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The following photos are from Goran Blazic's cellphone. They demonstrate how he and Milorad assembled the Vilobhas. The chassis are constructed of high-grade Plywood. This was CNC'd into the desired final contours and wall thickness, stacked, bonded and sanded down for the primer coats. The outsides eventually received multiple coats of white lacquer—black for the separate plinths—while the insides were lined with copper to comply with international safety standards for electronic appliances housed in wood.

Here are the lateral heat sink assemblies for all the tube heater stabilizing circuits.

Prior to painting, the integral stanchions still show off their 7-layer Ply construction. A white Aries chassis can be seen in the background.

The custom metal bases for the seven valves on deck sport thru-holes for the stacked aluminum/acrylic tube covers. The longer shafts of the covers insert into their frontal receivers to create proper grounding with an internal contact.

The circuit construction exhibits a combination of PCBs and flying leads with sturdy bolt rather than solder connections for critical junctions.

Here we see the LED bypass for the inductively biased C3m input tube and various chokes. The direct-heated 45 triode driver is conservatively biased. The amps can thus take anything from the stock Emission Labs solid plate to vintage globe types. Thanks to Dan's surprising inventory of over 5000 bottles, our informal gathering would learn that rolling this valve offers significant voicing options.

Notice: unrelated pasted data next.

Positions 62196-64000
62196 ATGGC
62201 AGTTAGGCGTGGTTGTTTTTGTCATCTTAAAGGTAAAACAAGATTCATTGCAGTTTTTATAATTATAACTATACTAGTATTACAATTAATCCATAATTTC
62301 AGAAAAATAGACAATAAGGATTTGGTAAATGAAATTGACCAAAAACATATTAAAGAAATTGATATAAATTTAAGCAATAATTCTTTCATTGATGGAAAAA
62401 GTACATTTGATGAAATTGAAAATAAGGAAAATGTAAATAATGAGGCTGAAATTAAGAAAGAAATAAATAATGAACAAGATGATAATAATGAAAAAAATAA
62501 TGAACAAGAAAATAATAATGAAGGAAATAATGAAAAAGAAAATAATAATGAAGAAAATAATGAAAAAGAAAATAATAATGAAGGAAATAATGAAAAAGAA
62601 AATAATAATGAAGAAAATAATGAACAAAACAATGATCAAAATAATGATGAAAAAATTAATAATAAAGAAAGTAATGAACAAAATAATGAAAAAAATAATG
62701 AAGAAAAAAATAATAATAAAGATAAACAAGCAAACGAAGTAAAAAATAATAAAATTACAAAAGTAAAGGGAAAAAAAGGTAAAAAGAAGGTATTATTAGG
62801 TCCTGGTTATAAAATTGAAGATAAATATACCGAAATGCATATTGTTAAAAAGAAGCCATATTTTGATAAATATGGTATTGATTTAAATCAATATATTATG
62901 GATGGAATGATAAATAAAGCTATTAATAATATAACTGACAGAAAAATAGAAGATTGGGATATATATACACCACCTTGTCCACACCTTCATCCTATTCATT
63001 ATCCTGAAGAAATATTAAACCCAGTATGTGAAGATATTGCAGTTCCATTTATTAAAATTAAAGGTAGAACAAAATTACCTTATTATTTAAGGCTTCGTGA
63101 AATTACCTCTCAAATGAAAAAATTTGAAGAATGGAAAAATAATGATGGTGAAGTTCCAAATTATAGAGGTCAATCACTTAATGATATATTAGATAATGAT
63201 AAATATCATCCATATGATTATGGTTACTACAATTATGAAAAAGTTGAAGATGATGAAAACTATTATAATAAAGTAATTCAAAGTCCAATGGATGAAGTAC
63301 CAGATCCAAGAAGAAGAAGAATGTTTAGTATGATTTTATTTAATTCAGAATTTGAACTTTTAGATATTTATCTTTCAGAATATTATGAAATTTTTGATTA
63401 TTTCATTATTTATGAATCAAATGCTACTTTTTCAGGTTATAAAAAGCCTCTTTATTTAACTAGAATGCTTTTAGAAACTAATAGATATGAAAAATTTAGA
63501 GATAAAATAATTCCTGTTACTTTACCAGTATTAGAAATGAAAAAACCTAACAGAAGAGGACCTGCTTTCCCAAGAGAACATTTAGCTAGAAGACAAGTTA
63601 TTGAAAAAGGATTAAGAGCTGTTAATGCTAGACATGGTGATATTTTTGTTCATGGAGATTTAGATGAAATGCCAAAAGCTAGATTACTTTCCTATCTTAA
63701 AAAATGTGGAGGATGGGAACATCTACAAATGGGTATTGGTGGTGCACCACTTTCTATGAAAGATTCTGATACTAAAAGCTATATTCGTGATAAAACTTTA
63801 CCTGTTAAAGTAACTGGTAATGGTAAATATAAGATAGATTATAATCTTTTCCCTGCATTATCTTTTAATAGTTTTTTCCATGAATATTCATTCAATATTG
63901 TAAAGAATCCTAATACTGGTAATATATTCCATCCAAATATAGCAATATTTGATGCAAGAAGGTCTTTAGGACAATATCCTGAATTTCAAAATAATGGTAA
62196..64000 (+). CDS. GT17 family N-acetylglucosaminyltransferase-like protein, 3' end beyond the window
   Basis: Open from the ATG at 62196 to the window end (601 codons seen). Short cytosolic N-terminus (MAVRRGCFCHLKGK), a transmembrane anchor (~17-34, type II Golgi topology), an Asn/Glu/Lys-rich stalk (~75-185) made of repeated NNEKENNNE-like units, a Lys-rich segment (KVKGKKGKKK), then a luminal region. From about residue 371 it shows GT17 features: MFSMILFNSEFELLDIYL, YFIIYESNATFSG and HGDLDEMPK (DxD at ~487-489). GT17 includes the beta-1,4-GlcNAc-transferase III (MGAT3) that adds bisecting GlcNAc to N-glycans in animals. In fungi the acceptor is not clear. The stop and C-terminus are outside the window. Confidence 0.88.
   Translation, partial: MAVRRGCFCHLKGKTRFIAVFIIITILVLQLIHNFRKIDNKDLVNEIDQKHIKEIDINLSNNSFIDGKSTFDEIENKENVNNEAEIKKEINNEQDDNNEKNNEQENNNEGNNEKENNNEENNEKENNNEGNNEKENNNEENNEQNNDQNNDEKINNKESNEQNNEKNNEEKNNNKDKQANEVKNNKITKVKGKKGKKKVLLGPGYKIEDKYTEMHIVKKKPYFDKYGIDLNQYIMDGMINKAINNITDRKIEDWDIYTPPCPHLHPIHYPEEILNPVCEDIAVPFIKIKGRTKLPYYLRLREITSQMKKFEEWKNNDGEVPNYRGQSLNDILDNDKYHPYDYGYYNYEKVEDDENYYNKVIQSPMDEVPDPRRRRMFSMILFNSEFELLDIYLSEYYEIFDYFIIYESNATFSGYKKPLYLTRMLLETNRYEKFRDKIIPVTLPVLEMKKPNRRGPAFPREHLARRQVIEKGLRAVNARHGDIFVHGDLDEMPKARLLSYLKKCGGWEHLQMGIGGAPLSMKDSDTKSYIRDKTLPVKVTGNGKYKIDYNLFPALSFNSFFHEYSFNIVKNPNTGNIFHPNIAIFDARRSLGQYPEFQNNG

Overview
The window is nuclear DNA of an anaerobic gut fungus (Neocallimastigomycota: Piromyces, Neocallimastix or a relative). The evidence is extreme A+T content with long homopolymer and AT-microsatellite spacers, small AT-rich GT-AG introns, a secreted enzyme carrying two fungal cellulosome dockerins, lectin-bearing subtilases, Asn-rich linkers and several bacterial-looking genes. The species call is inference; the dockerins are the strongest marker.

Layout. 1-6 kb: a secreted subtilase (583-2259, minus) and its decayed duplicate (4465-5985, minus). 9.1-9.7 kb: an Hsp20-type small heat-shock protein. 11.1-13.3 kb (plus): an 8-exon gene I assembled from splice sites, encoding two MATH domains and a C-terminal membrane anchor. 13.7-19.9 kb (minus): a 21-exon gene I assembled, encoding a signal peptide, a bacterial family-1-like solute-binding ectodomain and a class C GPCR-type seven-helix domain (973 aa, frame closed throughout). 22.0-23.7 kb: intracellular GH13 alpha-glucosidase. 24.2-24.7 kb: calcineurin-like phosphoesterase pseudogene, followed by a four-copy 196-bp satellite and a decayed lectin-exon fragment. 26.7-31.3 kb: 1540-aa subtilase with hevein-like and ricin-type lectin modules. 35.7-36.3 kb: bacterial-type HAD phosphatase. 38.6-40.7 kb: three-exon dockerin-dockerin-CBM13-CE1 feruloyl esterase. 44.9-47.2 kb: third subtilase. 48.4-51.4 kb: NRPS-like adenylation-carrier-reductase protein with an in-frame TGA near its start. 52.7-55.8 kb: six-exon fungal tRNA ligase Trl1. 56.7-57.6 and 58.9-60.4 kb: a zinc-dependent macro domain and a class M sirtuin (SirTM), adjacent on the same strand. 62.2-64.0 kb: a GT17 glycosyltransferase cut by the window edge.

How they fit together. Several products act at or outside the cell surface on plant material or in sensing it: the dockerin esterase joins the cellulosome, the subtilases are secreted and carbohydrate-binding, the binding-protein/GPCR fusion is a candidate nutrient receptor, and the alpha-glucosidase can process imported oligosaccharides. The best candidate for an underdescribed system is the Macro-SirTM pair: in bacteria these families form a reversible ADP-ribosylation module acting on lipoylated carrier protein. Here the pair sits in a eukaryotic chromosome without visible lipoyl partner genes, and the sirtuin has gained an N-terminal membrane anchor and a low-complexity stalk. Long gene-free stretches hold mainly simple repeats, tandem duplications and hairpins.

Here we see one of the heater circuits coupled to a lateral heat sink. "The Vilobha architecture is basically very simple. The advances are hidden in the execution particularly of the transformers. It's not about unusual circuit cleverness or exotic cores."

"One of my later OPT prototypes exhibited beautifully extended frequency response to beyond 100kHz save for a very narrow 10dB suckout centered at 40kHz and spread from 38K to 42K. There was no rational explanation for this behavior. Assuming a minor imprecision in its assembly, I wound a second transformer to exactly the same configuration. It too exhibited the same head-scratching anomaly. Rather than a minor revision, I had to completely rethink the transformer's makeup from scratch. The next day I approached it from a different direction and finally achieved the desired results. It's these and related R&D items which take up a lot of time to get just so."

Milorad: "During this 3-month project we would work our regular 8:00-16:00 shift in the Trafomatic Audio shop. Then Sasa would take a half-hour to one-hour nap and have a quick meal before working non-stop again from about 18:00 to well past midnight. It was the only way to fulfil our commitments for the regular models and develop what to date is our most ambitious custom amp. This took quite a physical toll particularly on Sasa. He really is due for an extended vacation."